Karen Halady was a 19-year-old living on Montreal when the École Polytechnique massacre took place. She read the names of all the victims at a vigil at Spirit Square in Campbell River on Dec. 6, 2021. Photo by Ronan O’Doherty/ Campbell River Mirror

Karen Halady was a 19-year-old living on Montreal when the École Polytechnique massacre took place. She read the names of all the victims at a vigil at Spirit Square in Campbell River on Dec. 6, 2021. Photo by Ronan O’Doherty/ Campbell River Mirror

VIDEO: Campbell River Transition Society hosts moving vigil to recognize gender-based violence

Dec. 6, 2021 marks the 32nd anniversary of the École Polytechnique massacre

On a dreary early December morning, a group of about a dozen people gathered at Campbell River’s Spirit Square to recognize National Day of Remembrance and Action on Violence Against Women.

The snow, which was turning to freezing slush, did little to deter those assembled.

Roses were handed out, and the pictures of 14 young women murdered at Polytechnique Montreal 32 years ago (Dec. 6 1989) were carefully placed around the stage.

Speakers gave moving speeches.

Karen Halady was a 19-year-old living in Montreal at the time, and vividly recalled the horror felt by women in the city when the attack occurred.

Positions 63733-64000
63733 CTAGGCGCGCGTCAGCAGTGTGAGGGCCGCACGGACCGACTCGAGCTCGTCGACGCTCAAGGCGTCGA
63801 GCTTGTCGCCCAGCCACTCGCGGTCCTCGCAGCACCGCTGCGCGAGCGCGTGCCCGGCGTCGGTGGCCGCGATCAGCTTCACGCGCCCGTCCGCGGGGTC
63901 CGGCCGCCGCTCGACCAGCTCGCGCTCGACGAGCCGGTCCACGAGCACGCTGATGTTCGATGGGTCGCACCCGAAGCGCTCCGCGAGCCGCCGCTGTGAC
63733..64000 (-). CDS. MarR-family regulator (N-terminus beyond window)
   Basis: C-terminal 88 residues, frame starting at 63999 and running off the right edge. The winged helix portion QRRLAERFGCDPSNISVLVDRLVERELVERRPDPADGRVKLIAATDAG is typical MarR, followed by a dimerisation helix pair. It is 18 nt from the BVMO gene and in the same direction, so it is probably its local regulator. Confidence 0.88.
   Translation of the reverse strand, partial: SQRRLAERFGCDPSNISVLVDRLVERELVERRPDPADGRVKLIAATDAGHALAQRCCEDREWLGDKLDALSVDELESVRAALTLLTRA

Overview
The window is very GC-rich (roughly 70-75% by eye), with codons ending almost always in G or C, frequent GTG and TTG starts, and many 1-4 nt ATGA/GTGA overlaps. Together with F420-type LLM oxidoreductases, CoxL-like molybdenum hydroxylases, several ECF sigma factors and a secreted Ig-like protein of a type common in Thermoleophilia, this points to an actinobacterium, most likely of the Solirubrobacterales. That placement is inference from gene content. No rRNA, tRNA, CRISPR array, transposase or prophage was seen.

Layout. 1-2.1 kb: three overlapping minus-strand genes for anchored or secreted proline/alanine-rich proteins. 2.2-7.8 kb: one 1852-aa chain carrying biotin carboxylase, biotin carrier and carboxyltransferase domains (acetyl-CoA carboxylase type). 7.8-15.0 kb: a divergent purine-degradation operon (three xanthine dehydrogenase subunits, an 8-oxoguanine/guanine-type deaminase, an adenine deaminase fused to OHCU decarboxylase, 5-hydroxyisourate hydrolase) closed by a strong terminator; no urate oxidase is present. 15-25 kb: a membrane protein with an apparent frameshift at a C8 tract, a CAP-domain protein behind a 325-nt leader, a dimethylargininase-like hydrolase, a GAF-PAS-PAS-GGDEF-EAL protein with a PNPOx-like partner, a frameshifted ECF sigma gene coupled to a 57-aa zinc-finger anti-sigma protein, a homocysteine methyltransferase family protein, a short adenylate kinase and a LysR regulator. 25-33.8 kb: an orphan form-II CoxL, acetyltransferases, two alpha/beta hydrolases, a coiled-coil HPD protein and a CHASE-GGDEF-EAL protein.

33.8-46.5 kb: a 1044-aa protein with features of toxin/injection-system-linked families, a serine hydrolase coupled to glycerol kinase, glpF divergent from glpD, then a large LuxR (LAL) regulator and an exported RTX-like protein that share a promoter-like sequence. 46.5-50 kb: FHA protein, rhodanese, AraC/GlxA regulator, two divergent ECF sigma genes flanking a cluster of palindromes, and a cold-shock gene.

“I still can’t believe this happened,” she said. “I still can’t believe that gender based violence is a thing.”

READ MORE: Vigil at Spirit Square Monday, Dec 6 honours National Day of Remembrance and Action on Violence Against Women

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Fay Blaney with the Aboriginal Women’s Action Network spoke passionately about the need for change, and demanded more research into the roots of violence against women.

The event was organized by Diane Palmer, public relations coordinator for the Campbell River and North Island Transition Society. It coincided with the 16 Days of Activism Against Gender-Based Violence, which began Nov. 25.

She noted the women memorialized were murdered because of their gender over 30 years ago, and today there’s really not that much from preventing it happening again.

“Gender-based violence is a huge issue to this day, so we want to create a tangible action each day for the 16 days and hope people will be mindful of continuing beyond the 16 days,” she said, before beseeching local women who are suffering from domestic violence to take advantage of local services.

“I think if they should know how to reach out to us and access the services that are here, and know they’re not alone.”

For more information about the 16 Days of Activism, check out the Campbell River and North Island Transition Society Facebook page or website at www.annelmorehouse.ca



ronan.odoherty@campbellrivermirror.com

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